The Arab spring is likely to continue.

Writing politics nowadays is a confusing matter, given the rapid escalation of events in Yemen and those countries touched by Arab spring revolutions, particularly given the approach of the holy month of Ramadan.

The game of change is not yet done, and the ongoing military coup in Egypt is a clear example that the state of Arab revolutions is still fragile. No one should challenge it expecting an easy escape from the battle for change.

From the TV screens to the political and independent newspapers, a third party may have a better concept than the brotherhoods who reached power easily after patient waits, or the loyalists to the former ruler, loyalists who still fight to regain the power they recently lost.

It’s a conflict of interest for any party to think of his group in an age when social exclusion is no longer accepted as it was in the past. The whole concept of the Arab spring is that evil habits of past rulers are no longer as feasible for present-day leaders, though some may use the spring to satisfy their darker intentions.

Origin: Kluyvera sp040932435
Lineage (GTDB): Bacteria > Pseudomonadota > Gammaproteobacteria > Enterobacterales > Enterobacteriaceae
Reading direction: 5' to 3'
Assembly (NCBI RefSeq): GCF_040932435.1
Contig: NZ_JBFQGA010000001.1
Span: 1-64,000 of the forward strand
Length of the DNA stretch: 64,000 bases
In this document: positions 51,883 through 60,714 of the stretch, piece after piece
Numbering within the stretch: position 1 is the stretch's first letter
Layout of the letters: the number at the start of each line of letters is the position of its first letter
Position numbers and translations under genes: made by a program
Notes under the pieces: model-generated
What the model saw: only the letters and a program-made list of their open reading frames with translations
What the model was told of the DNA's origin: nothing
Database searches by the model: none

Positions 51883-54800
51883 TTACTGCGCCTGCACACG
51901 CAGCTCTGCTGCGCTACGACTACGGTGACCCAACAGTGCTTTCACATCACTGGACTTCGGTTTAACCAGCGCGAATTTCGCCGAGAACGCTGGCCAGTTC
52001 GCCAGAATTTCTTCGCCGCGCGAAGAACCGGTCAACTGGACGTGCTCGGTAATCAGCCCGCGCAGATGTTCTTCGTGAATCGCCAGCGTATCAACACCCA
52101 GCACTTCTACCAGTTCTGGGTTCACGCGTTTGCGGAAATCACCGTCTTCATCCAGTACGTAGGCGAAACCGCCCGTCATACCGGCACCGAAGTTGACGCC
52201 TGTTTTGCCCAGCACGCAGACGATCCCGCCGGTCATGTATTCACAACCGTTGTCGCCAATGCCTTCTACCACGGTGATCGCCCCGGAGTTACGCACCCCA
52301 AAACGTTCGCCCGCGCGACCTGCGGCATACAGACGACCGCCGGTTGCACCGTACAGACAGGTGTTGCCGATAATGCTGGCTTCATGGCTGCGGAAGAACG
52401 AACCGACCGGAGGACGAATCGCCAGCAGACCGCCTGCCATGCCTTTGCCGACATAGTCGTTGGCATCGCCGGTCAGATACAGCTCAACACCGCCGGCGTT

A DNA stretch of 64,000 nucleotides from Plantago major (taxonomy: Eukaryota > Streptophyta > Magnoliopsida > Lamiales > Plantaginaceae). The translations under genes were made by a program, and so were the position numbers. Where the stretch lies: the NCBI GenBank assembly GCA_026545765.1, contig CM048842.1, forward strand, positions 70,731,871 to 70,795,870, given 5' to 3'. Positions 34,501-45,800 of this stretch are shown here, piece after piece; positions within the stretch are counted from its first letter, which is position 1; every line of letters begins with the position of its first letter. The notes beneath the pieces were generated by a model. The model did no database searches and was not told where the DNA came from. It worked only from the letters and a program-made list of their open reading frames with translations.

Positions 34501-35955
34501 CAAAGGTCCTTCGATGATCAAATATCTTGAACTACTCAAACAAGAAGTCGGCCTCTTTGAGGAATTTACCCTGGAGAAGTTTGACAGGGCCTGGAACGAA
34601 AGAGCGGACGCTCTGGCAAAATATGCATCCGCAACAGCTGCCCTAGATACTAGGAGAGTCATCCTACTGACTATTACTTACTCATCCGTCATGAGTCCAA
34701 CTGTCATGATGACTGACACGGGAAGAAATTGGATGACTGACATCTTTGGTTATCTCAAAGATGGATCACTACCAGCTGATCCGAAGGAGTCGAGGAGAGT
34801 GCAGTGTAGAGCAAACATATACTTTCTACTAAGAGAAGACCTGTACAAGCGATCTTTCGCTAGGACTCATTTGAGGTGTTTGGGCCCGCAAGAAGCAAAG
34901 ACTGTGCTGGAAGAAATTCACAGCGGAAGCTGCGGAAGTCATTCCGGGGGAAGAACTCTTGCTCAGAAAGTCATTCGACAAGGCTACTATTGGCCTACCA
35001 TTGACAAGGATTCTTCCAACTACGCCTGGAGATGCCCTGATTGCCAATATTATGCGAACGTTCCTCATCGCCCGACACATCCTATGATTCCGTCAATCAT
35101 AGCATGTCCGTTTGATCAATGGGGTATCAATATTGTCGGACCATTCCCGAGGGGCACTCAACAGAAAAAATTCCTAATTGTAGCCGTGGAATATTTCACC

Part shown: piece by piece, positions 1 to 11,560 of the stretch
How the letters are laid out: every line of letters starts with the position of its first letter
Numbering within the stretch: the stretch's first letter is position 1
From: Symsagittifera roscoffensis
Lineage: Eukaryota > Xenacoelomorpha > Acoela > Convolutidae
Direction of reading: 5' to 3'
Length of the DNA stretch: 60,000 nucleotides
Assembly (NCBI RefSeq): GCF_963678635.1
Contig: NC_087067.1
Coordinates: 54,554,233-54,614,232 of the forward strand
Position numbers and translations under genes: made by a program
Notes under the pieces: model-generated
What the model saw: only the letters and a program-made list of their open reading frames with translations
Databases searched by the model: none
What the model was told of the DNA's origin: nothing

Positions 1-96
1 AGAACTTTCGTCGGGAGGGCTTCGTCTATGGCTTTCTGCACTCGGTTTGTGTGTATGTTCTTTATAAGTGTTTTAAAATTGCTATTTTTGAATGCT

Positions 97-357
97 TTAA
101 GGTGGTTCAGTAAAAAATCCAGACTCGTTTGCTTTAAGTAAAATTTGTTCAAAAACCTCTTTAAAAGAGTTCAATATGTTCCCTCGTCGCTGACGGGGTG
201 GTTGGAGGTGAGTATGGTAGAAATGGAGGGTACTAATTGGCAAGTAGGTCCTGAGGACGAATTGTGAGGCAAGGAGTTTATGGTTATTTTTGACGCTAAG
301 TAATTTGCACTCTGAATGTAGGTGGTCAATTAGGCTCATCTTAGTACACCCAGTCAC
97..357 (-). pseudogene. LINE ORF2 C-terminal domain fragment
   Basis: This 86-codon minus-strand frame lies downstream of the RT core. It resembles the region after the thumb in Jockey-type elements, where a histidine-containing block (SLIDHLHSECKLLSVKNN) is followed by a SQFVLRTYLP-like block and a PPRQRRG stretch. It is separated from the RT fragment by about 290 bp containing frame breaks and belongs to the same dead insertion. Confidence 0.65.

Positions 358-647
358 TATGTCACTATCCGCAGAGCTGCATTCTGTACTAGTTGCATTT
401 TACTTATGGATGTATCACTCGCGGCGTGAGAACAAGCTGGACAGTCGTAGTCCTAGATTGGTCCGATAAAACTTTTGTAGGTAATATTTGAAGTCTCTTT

Between Egypt’s transition two years ago and the current military coup in Egypt, the support of the Gulf countries been telling. Two years ago, Qatar was a strong supporter of the Egyptian revolution; today it stands against the change. It has become clear that whoever has money may apply their agendas to big communities with big populations and smaller sources of income.

While Yemen is going through a transition financed and supervised by the Gulf countries, Yemen has not yet been affected by Egypt’s second revolution in the way it was touched by the first in February, 2011. Yemen is not far away from its near neighbor at this stage, as the ousted president is busy recollecting his power to retake the presidency for his son, or at least his party.

Yemen may fall into chaos again by February 2014 if the transition does not end according to the Gulf initiative. The difference between Egypt and Yemen is the huge number of arms present among the citizenry; if 30 civilians were killed in Egypt in one day, clashes in Yemen will lose hundreds in a day.